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Master Economics

Track: Behavioural Economics & Game theory

The Behavioural Economics & Game Theory track focuses on the psychology of economic behaviour.

Dive into hidden motives and mechanisms

In the Behavioural Economics & Game Theory track in the Economics Master’s you learn about the psychological, social and strategic considerations of economic behaviour. The way in which we frame our problems determines our decisions. Dive into such hidden motives and mechanisms in this track.

Download MSc Economics factsheet

Track specific courses

  • Advanced game theory
  • Behavioural economics
  • Experimental economics
  • Neuro-economics
  • Evolution & behaviour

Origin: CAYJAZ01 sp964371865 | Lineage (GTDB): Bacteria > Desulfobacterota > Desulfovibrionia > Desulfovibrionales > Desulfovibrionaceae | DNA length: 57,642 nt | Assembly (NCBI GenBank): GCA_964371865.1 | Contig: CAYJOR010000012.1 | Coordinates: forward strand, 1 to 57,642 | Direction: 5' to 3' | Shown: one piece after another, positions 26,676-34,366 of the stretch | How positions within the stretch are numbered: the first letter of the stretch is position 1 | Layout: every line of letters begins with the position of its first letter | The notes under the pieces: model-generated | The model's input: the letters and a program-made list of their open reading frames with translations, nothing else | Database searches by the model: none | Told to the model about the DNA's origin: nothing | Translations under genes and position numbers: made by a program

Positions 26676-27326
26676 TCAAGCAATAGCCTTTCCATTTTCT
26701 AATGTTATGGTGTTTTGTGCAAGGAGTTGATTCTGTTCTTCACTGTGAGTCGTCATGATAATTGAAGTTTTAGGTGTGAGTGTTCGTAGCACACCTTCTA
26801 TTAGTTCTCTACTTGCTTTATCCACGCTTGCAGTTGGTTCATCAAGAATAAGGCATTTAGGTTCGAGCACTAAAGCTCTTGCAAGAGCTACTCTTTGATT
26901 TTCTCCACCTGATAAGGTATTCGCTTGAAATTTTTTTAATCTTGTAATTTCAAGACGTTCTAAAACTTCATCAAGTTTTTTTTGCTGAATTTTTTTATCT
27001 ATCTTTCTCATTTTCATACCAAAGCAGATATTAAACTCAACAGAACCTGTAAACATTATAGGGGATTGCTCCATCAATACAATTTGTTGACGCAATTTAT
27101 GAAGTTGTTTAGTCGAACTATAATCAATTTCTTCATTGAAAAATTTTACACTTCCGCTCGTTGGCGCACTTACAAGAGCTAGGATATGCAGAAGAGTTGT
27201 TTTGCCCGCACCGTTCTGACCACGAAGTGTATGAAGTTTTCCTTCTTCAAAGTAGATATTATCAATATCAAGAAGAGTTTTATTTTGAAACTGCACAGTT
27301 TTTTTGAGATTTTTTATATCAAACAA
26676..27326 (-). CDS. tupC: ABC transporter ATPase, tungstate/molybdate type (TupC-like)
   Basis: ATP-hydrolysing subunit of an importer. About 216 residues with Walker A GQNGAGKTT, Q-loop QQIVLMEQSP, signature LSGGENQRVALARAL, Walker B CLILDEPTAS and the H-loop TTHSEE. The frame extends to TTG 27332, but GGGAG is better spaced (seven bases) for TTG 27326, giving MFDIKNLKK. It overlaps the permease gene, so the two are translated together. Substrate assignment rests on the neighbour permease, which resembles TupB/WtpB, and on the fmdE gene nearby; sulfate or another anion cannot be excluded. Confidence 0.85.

Download the clickable course schedule

More about courses in Course Catalogue

Real-life case: understanding Brexit

Try to understand the Brexit negotiations using game theory. Game theory is invented by John Nash, the Nobel prize winner featured in the film A Beautiful Mind. The theory is about mathematically formalising a way of determining the likely outcomes when two or more parties are negotiating. 


Game theory provides a logical way of picking through various claims and counter-claims.

Up-to-date issues

Examples of current newspaper headlines and relevant issues that could be discussed in your classroom.

  • Does overconfidence affect risk taking and financial returns?
  • What is the optimal gasoline tax in a Europe without borders?
  • Experimental economics: are people inclined to take more risk under stress?

Career prospects

Graduates of the Master's programme in Economics/Behavioural Economics & Game Theory track have excellent job prospects for positions as researchers and experts in:

  • National ministries and governmental agencies (ministries of finance and economic affairs, economic forecasting agencies, statistical agencies)
  • Bureaus for policy analysis

More about Application and admission